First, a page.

Life in the City of Steel

In Bethlehem, a Casino Opens and a Museum Takes Root.

The Bethlehem Steel Corporation

Credit: Galen R. Frysinger

Bethlehem, Pa., has been synonymous with steel since 1857, when the city's first iron company was founded. Even today, many of the city's 72,000 residents say that they, or their relatives, once worked at Bethlehem Steel on the south bank of the Lehigh River.

But in 1998, after years of declining revenues, the famous plant went cold, and the site became one of the largest abandoned industrial sites in the nation. Over the years, with no tenants and with no protection from the city, buildings deteriorated or were vandalized. The industrial complex faced such an uncertain future that in 2004, the National Trust for Historic Preservation included Bethlehem Steel on its list of America's 11 Most Endangered Historic Places.

11 most markThat same year, Pennsylvania authorized the opening of 14 casinos to bolster local economies. After fielding proposals from several developers, officials sold the Bethlehem Steel site to the Las Vegas Sands Corp., which proposed the construction of a multi-use facility with housing, retail, events venues, and a casino. The corporation promised to respect Bethlehem's history by preserving many of the old steel buildings on the site and by designing new buildings that would honor Bethlehem's industrial heritage.

In 2007, Las Vegas Sands Corp. bought the 124-acre site and two years later broke ground on the $743 million project. A few months later, citing the growing The casino opened on May 22.

Architect's rendering of SteelStacks, an arts center

Credit: Spillman Farmer Architects

"We're all hopeful that the launch of the casino will be a shot in the arm economically for Bethlehem," says Adrian Fine, the National Trust for Historic Preservation's director for the Center for State and Local Policy. He says that locals hope the casino owners will honor Bethlehem's history as a steel city, "but do it in a way that is respectful, and not turn it into some Disneyfied site."

Earlier this month, the National Museum of Industrial History, partnering with the Smithsonian Institution, began renovating the 1913 Electric Shop for its exhibit hall, which is scheduled to open next year. In the fall, a nonprofit will break ground on a performing arts center, a new building that will be part of the new SteelStacks, a 4.5-acre campus on the Bethlehem Steel site. The plant's oldest remaining building, known as the Stock House, will be converted to a visitors center next year. (Bethlehem Steel's Waterworks building, a National Historic Landmark, received a grant for its restoration in 2006 from Save America's Treasures.) Other than that, none of the other 17 historic mill buildings on the site have been renovated or restored, and all of the historic buildings are closed to the public.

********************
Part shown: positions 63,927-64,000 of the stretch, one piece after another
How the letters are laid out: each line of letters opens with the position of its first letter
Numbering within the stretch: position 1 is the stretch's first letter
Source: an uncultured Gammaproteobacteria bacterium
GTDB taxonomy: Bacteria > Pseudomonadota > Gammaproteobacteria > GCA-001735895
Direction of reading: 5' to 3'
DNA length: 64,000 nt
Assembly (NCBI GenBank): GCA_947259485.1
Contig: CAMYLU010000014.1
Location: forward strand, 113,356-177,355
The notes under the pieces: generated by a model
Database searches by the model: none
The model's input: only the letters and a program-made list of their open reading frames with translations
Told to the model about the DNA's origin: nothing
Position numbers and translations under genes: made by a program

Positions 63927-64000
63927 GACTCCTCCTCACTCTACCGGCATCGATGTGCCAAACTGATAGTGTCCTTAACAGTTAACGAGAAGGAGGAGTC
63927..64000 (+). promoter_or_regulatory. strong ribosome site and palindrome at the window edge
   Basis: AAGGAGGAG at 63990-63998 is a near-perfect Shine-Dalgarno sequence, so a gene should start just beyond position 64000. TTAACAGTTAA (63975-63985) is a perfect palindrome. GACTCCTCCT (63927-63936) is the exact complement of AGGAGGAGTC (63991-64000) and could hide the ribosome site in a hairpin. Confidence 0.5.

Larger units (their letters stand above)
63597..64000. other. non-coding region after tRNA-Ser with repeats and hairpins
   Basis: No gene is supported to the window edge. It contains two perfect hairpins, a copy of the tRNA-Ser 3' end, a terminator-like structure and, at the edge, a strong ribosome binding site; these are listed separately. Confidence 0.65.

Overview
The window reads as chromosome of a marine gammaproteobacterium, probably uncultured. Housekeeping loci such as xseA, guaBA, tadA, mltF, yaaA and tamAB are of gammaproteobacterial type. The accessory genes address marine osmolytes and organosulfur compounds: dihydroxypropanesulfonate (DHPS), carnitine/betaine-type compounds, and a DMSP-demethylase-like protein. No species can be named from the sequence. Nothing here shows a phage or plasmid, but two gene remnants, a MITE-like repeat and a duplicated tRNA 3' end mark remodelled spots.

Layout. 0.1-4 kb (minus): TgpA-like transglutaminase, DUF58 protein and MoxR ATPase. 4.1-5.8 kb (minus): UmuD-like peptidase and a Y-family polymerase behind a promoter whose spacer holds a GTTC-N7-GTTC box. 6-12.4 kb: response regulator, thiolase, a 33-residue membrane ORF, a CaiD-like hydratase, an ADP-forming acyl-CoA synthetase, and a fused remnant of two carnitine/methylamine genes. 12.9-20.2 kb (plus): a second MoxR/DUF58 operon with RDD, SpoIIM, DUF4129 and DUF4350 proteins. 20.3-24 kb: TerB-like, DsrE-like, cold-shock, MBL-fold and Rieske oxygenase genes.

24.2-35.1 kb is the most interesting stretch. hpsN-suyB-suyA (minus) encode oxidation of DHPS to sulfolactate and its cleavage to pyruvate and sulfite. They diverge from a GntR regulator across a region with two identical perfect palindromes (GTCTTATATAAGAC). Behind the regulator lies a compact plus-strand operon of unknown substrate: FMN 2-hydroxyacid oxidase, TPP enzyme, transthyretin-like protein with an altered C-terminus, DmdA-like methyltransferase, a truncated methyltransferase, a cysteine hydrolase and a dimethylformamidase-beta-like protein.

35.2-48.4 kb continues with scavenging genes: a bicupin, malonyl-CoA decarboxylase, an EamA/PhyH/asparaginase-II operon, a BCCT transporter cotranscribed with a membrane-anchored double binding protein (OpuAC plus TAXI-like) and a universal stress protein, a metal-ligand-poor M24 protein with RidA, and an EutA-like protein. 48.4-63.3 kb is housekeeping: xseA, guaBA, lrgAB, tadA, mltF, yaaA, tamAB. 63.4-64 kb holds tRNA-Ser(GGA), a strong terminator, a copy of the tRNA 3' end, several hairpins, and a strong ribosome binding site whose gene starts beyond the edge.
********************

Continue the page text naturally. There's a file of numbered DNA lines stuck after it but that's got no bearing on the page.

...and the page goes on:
"We're glad [the casino] open because this is the first step towards what we're really hoping to see, in the later phases, which will be the actual rehabilitation and reuse of the historic buildings," says Amey Senape, co-founder of Save Our Steel, an organization that advocates for the reuse of the Bethlehem Steel buildings. Senape adds that in order for the Bethlehem Sands resort to draw more than just gamblers, the Sands Casino Corp. will have to emphasize the site's history. "In order to make the casino a world-class resort, they have to get the historic buildings rehabbed and reused. Rehab of that site as a whole will draw people beyond the casino."

The new National Museum of Industrial History will open in 2010 in Bethlehem Steel's 1913 Electrical Repair Shop.

Credit: National Museum of Industrial History

The new casino, designed to blend in with surrounding Bethlehem Steel structures, has matte black ceiling beams and orange lights, meant to evoke glowing pieces of steel. The building boasts 3,000 gaming machines on a 139,000-square-foot gaming floor. Bethlehem Mayor John Callahan told USA Today that the casino should create 1,000 permanent jobs, bring five million visitors a year, and generate $10 million dollars annually for Bethlehem.

"I would say we're cautiously optimistic right now," Senape says. "We've been waiting for a long time, and we have to wait more."


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Submitted by saveoursteel at: August 31, 2009
An historic Bethlehem Steel building, originally slated for adaptive reuse, is threatened with demolition despite the fact that the PA SHPO has determined that this building CAN be reused and that federal tax credits would actually make it cheaper to rehabilitate. If this plan moves ahead as proposed, this historic structure will be lost, setting a dangerous precedent for future development on this nationally-significant site (listed as one of America's 11 Most Endangered 2004) . The proposed programming will be a wonderful asset to the community, but the project must be respectful of “place” – note that the project is called "SteelStacks" and is located in view of the 5 remaining blast furnaces. We believe that if you want to “gain” from the historic fabric, you shouldn’t be tearing it down at the same time when a viable alternative is available. PUBLIC MEETING: A public meeting, which will present both sides, is scheduled for September 8 in South Bethlehem (see below). We urge all to attend. Annual meeting of the South Bethlehem Historical Society, to take place on Tuesday, September 8, at 6 p.m. The meeting will be held in the Masonic Temple (corner of Brighton and Cherokee Streets in Southside Bethlehem) and parking is available at the rear of the building. Meeting will focus on the plans of ArtsQuest to demolish the No. 8 Hammer Shop for the SteelStacks project. We hope to see you there! Save Our Steel